Should Agile Equal Being Happy?
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Ever had a conversation with someone about what they thought “being” Agile meant? I was having that conversation today. The other guy said he was surprised that he wasn’t happier. I asked him to help me understand what he meant by that.
An Agile team should be happy
Someone, somewhere, convinced this fellow that the Manifesto for Agile Software Development included life, liberty, and the pursuit of happiness.
The reality is I feel he was misguided, just like all of those other people who think that if you’re on an Agile team then you don’t plan, you don’t test, or you don’t document. The ideas like Agile is all teddy bears and rainbows has somehow spread to the far reaches of the Agile community.
When asked if Agile makes me happy, my response was simple.
Being an Agile coach, leading Agile transformations, and helping customers reach their potential does not make me happy. It leaves me with a feeling of satisfaction. Much like mowing my lawn every weekend in summer, it doesn’t make me happy. But, when I am done with the task at hand, I look at what I have accomplished and I feel satisfied. Isn’t that a more realistic goal? The pursuit of satisfaction, as it relates to work? Happiness is an emotional state that I reserve to my personal life, when I combine satisfaction from my work and positive emotions in my off-time.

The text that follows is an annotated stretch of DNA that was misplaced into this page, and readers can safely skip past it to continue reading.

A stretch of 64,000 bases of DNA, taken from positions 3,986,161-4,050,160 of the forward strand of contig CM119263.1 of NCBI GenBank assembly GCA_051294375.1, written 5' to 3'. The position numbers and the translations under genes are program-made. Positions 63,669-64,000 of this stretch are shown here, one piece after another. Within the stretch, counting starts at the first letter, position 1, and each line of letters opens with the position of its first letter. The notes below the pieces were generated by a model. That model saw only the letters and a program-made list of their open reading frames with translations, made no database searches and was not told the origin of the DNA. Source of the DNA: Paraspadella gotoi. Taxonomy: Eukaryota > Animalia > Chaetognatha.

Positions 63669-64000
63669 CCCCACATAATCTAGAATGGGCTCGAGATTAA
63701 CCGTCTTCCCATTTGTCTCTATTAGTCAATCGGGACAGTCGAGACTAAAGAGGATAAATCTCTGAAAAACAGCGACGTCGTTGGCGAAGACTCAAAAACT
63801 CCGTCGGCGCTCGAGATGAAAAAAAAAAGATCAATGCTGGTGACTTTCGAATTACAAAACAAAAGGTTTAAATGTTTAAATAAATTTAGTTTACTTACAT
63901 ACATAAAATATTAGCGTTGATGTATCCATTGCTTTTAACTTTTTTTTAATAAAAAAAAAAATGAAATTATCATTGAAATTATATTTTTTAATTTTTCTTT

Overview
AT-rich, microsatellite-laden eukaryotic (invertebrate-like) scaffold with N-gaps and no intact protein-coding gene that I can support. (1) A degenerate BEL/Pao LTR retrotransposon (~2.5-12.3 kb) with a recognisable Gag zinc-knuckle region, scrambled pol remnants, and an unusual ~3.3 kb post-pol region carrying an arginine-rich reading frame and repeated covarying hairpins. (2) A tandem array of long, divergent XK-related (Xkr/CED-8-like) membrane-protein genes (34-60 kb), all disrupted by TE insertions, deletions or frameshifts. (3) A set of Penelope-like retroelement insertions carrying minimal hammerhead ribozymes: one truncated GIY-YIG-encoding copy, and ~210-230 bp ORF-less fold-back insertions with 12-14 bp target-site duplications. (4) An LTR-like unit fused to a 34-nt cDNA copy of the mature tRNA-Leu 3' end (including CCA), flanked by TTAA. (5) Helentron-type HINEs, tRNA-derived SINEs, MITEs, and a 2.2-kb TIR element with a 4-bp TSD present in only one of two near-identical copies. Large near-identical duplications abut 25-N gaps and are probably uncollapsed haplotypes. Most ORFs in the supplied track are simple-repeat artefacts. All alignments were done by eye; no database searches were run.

Is the goal of happiness within an Agile team misguided?
I’m interested in your thoughts.
Published at DZone with permission of Mike Cottmeyer, DZone MVB. See the original article here.
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